One Sentence Summary: A grandly operatic story about four people connected over time and space through their connections to the opera.
One Sentence Review: Gallaway’s writing style didn’t work for me, but a well-plotted story and intriguing characters make the book worth exploring.
Long Review: The Metropolis Case is the story of four people, connected through time and space through music, art, and the opera Tristan & Isolde. Margin is a 40-year-old gay lawyer struggling with a feeling of disconnection from his life and those around him. Maria is a young opera prodigy trying to use her voice as a way to escape from her troubled past as an adopted child in Pittsburgh. Anna is a former star of the opera now just past her prime and mentoring other young singers. And Lucien is a young singer at the beginning of the modern opera. Each of these characters starts the story in a very distinct time and place, but as the story progresses to be more magical, then come together to give the story a sense of cohesion.
As much as I was intrigued with the plot if The Metropolis Case, I wasn’t a big fan of the writing style of the book. The writing felt very “tell-y,” in the sense that Gallaway more often than not just said what characters were doing and thinking rather than leaving subtleties for the reader to explore. I always think about telling as part of the exposition — giving us some basics about the characters, an introduction, before launching into the story and how we get to understand them. The whole book felt like character exposition, which I found a little disappointing.
Similarly, the book didn’t leave very much for a reader to think about, other than how the four characters might come together in the end. Take, for example, this passage from a section near the beginning about Gina, Maria’s adoptive mother:
When it ended, Gina saw her reflection in the fading hues of the television screen and knew that she wanted to die, too. The simplicity of this wish was breathtaking and undeniable: she longed to be released from the mundane burdens of Castle Shannon, from working and shipping and cooking and cleaning and everything else that seemed to leave so little time for anything fun or different. She wanted to be young again, but this time confident and talented and pretty, so that like Callas she could travel the world to perform on ornate stages framed by velvet curtains and then go to parties on silver yachts.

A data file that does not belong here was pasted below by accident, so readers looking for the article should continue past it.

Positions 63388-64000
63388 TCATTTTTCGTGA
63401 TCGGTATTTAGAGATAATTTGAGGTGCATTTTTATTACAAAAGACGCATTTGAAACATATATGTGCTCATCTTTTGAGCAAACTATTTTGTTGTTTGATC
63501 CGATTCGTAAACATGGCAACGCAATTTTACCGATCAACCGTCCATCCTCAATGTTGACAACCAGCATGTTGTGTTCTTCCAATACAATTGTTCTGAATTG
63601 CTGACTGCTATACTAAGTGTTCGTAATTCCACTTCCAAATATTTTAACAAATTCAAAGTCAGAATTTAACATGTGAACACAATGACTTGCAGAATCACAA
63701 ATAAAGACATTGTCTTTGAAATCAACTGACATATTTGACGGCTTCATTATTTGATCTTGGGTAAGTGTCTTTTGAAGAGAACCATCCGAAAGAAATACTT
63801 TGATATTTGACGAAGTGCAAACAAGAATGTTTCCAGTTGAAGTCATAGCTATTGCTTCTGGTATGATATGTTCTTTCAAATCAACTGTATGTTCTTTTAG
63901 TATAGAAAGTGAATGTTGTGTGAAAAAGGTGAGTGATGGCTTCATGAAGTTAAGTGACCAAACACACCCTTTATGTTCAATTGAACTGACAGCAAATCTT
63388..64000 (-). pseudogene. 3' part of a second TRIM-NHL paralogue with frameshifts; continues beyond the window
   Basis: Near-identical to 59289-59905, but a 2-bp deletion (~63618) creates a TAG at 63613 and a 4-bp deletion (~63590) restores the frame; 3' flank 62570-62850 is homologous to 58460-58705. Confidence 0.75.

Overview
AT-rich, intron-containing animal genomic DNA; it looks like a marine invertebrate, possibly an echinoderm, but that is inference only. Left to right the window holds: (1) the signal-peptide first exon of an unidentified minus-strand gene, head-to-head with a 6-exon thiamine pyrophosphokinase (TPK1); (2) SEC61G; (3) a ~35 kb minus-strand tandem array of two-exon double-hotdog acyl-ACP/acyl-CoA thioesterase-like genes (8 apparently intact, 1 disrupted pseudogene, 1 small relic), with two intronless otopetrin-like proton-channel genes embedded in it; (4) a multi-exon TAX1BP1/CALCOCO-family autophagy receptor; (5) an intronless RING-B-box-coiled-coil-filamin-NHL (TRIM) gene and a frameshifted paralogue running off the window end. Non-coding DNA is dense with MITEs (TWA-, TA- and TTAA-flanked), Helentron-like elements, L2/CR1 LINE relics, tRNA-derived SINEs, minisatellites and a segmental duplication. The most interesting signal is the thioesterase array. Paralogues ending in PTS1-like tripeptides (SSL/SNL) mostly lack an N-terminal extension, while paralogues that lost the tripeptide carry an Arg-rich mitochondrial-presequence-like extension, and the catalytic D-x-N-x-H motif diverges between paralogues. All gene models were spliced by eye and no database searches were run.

The writing in that passage, and in many others of the book, is generally lovely, but simply over told. When an author just states things about a character, I find that I don’t connect with the character as well — I know what the characters feel, but I never really feel what the characters feel in a meaningful way. I worry that makes no sense, but that’s what happened for me with this book.
However, I do think the book has other things to offer, even if I have quibbles with the style. Gallaway’s knowledge of the opera and of music in general must be impressive, and he’s done a commendable job of trying to explain what it means to make art and what that feeling of being an artist can be like. I’m not a musician by any stretch of the imagination — I played clarinet for eight years as a kid and was never very good — but I know the feeling when music or art really moves you. I could never put that feeling into words, but Gallaway tries and succeeds in many cases.
I guess now that I think about it, the subtlety in the book isn’t with the characters, but more within the plotting and pacing of the story. Gallaway weaves the characters in and out of each other’s lives gracefully, without quite giving away the connections at any point. I can definitely appreciate that. The way it all comes together in the end is a little messy and relies more on some magical stuff that I might have wanted, but it didn’t feel out of line to me. Gallaway also is not afraid to explore darker themes of sexuality, illness, despondency, and death, which seems fitting for a book with the opera Tristan & Isolde at the center of it. Just be warned that it’s a little graphic in parts, too.
While I wouldn’t necessarily call myself a fan of this book, I can see lovers of music or art really appreciating that side of the story and perhaps connecting with Martin, Maria, Anna, and Lucien more than I did.
If you have reviewed this book, please leave a link to the review in the comments and I will add your review to the main post. All I ask is for you to do the same to mine — thanks!